To be enthralled in The Teacher’s Pet, the podcast series by Hedley Thomas for The Australian, is hardly unique. The series has been downloaded more than three million times by listeners the world over.
The subject matter is the sudden disappearance of a young mother Lynette Dawson in January of 1982 from the Northern Beaches of Sydney. Her body has never been found and there haven’t been any confirmed sightings of her in the 36 years since she vanished.
Her husband Chris Dawson was a star footballer and a PE teacher at Cromer High School at the time (who happened to be having an affair with a 16 year old student Joanne Curtis who he had moved in to the family home in 1981.) He has vehemently maintained his innocence and explained Lyn said she was leaving to join a religious group.
Lyn was a devoted mum to her two daughters, Shanelle and Sherryn, who were 4 and 2 when she disappeared, whom her friends, family and colleagues are unanimous she would never have willingly abandoned.
Hedley Thomas traces, in extraordinary detail, the circumstances of her disappearance including the years, months, weeks and days leading up to the 8th of January 1982, the last day she was seen alive.
I know where this new podcast by the inimitable Hedley Thomas goes and, let me tell you, it goes places you won’t believe. Jaw-dropping. Spine-tingling. Don’t miss it. #theteacherspet Podcast hope to solve murder https://t.co/KhtytHPyz6
— Trent Dalton (@TrentDalton) May 17, 2018
He speaks to Lyn’s colleagues who recall her arriving to work with bruises and who knew of the marital tension her husband’s relationship with their former babysitter was causing. He speaks to former Cromer High School students about that relationship and about Chris Dawson’s conduct at work: about a culture where sex with young students was considered a fringe benefit for teachers. He speaks with her family members who initially refused to believe foul play was involved.
He explores in forensic detail what followed – or more correctly what didn’t follow – which can accurately be described as a breathtaking travesty of justice.
To describe the efforts of law enforcement to properly investigate Lyn’s disappearance as lacklustre is generous. Friends and family were barely interviewed. Police files went missing. Statements filled with critical omissions and lies went unchecked.
In 2001 and 2003 coroners separately determined that her husband, Chris Dawson, murdered Lyn but the DPP has never brought proceedings against him, citing too little evidence to prosecute.
— The Australian (@australian) July 4, 2018
The Teacher’s Pet is gripping and enraging: there are so many unanswered questions, so many inexcusable decisions and so much heartache.
Lyn Dawson was deeply adored: by her family, her children, her friends and, it seems, almost everyone who knew her well. She loved her kids, her husband and her only “vice” was occasionally buying clothes she didn’t need.
Her mother, Helena Simms, has since passed away but she was dogged with grief, heartbreak and anger from that January day her daughter didn’t turn up at the Northbridge Baths for a swim with the kids as they had planned the night before. She spent the remainder of her life searching for Lyn: traveling to the central coast often just to scan faces in the hope she would find her missing child. Lyn’s father, Len, was similarly angered and traumatised.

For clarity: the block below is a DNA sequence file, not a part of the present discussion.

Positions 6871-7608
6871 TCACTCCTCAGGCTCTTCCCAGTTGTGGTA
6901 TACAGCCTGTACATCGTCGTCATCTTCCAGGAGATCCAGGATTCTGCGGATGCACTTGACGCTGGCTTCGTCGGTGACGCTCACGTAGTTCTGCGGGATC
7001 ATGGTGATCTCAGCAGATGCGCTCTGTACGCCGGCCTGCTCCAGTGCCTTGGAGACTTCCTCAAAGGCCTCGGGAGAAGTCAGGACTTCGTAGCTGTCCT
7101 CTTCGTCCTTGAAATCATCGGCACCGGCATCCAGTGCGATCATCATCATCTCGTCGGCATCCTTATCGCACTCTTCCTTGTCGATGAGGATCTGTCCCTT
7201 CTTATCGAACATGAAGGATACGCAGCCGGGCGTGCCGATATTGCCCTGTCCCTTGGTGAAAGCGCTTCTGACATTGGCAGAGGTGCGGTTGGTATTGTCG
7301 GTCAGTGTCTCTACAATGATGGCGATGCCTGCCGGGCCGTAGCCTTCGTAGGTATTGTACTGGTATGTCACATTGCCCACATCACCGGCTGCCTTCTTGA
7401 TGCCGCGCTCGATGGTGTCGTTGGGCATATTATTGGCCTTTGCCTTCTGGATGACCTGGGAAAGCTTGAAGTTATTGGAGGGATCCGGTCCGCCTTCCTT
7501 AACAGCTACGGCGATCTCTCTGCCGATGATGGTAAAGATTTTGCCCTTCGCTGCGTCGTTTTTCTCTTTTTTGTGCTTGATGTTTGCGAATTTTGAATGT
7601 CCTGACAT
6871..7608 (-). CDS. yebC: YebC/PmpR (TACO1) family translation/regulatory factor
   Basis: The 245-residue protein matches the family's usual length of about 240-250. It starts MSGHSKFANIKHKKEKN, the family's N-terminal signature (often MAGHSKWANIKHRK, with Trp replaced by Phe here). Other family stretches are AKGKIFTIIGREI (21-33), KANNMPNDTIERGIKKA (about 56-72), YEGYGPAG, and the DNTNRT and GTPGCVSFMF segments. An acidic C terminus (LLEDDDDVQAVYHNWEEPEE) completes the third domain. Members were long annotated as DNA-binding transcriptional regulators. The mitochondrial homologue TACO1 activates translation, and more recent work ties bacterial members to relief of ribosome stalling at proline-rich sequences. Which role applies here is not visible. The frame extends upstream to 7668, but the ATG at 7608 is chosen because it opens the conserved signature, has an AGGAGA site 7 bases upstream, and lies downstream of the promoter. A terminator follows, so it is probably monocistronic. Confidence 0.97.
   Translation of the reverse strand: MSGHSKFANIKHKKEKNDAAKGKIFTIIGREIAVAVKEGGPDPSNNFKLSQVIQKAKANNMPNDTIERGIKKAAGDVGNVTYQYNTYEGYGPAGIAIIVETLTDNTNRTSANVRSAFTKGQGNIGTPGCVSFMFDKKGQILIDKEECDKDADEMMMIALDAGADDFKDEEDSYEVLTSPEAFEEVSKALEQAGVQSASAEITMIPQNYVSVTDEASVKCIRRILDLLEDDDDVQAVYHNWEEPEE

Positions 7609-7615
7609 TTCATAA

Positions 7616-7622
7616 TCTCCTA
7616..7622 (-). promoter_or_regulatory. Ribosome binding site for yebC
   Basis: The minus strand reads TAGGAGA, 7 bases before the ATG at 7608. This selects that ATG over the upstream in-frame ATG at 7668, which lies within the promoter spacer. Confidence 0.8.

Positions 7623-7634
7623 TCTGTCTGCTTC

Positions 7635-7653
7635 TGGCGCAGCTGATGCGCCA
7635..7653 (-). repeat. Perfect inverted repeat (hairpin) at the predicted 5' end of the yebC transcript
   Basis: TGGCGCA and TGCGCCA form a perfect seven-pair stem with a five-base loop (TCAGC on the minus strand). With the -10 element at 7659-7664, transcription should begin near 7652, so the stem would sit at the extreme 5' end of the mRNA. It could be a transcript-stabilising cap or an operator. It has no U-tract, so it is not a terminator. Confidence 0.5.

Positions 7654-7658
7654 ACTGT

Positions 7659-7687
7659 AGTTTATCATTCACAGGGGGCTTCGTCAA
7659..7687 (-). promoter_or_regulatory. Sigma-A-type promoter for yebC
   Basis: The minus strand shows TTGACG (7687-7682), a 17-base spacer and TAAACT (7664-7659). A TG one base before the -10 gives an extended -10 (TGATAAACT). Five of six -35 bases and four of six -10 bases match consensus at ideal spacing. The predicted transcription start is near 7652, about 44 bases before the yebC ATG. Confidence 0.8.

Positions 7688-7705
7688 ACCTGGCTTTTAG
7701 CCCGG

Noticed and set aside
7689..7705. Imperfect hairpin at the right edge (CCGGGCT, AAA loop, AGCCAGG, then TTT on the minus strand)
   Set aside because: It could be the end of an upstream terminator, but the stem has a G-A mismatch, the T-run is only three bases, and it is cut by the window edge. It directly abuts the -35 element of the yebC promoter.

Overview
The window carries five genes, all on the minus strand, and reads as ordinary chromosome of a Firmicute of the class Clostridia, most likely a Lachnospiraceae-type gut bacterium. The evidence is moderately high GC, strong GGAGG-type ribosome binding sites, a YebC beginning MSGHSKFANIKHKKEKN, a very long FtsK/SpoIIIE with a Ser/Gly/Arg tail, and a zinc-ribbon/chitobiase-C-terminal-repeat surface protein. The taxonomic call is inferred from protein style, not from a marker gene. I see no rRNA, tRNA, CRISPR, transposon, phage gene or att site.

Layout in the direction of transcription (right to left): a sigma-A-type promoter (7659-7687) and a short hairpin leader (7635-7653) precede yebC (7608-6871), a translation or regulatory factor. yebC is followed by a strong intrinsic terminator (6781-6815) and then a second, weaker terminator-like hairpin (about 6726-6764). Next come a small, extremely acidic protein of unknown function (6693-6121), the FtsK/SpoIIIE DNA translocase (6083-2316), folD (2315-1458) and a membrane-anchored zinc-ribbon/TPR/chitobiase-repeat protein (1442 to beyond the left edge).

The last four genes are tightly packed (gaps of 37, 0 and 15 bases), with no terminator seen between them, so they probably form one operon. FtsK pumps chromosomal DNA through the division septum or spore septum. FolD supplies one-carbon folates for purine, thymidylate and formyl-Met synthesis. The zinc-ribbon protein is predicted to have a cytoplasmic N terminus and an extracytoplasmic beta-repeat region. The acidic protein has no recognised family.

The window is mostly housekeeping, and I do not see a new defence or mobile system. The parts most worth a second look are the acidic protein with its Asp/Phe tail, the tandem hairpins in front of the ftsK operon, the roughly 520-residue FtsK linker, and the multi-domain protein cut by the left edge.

Their other children, Lyn’s siblings, Pat Jenkins, Greg Simms and Phil Simms, share the anguish and are desperately hoping the evidence uncovered by The Teacher’s Pet, and the surrounding publicity, will create enough pressure for the DPP to reconsider taking action. They want Lyn’s remains found and they want justice.
Shanelle and Sherryn have grown up without their mother: without knowing what happened to her.
‘I have layers of anger, rage’ https://t.co/FFI95kyhdX
— The Australian (@australian) July 22, 2018
Joanne Curtis, Dawson’s former student and young lover, was moved into Lyn’s bed the week she ‘disappeared’ before marrying him in 1984 at just 19 years of age. They had a child together in January 1985 but have since divorced and she no longer has contact with him.
There is no end to the tragedy this tale involves. It is horrendously sad. Listening in, as I have been doing for the past week along with millions of others, I am struck, time and time again, by the power imbalance that played out and perpetuated the injustices.
Chris Dawson was popular rugby league player considered a god in his local community. He was revered and from all reports that was how he liked it.
He was the powerful husband and Lyn was the obliging wife who learned to tread carefully around her beloved spouse’s temper.
It was a power imbalance, at the end of the day, that kept friends and family from being more vocal in supporting Lyn and questioning Chris. It was a power imbalance that stopped them from asking more questions about the bruises lest they be seen to be ‘interfering’.
It was a power imbalance that kept so many of her friends and co-workers from pushing the police to investigate further because that simply wasn’t ‘what women did’ back then.
It was a power imbalance that kept her family from pressing him for answers. It was a power imbalance that appears to have led police to take Chris Dawson at his every word: he was a local hero with friends in high places.
He wielded all the power – in their marriage, in their families and in the community – and it continued in the days, months and years after his wife’s disappeared.
May The Teacher’s Pet finally deliver Lyn the power she deserves to have her disappearance and probable murder thoroughly and properly investigated.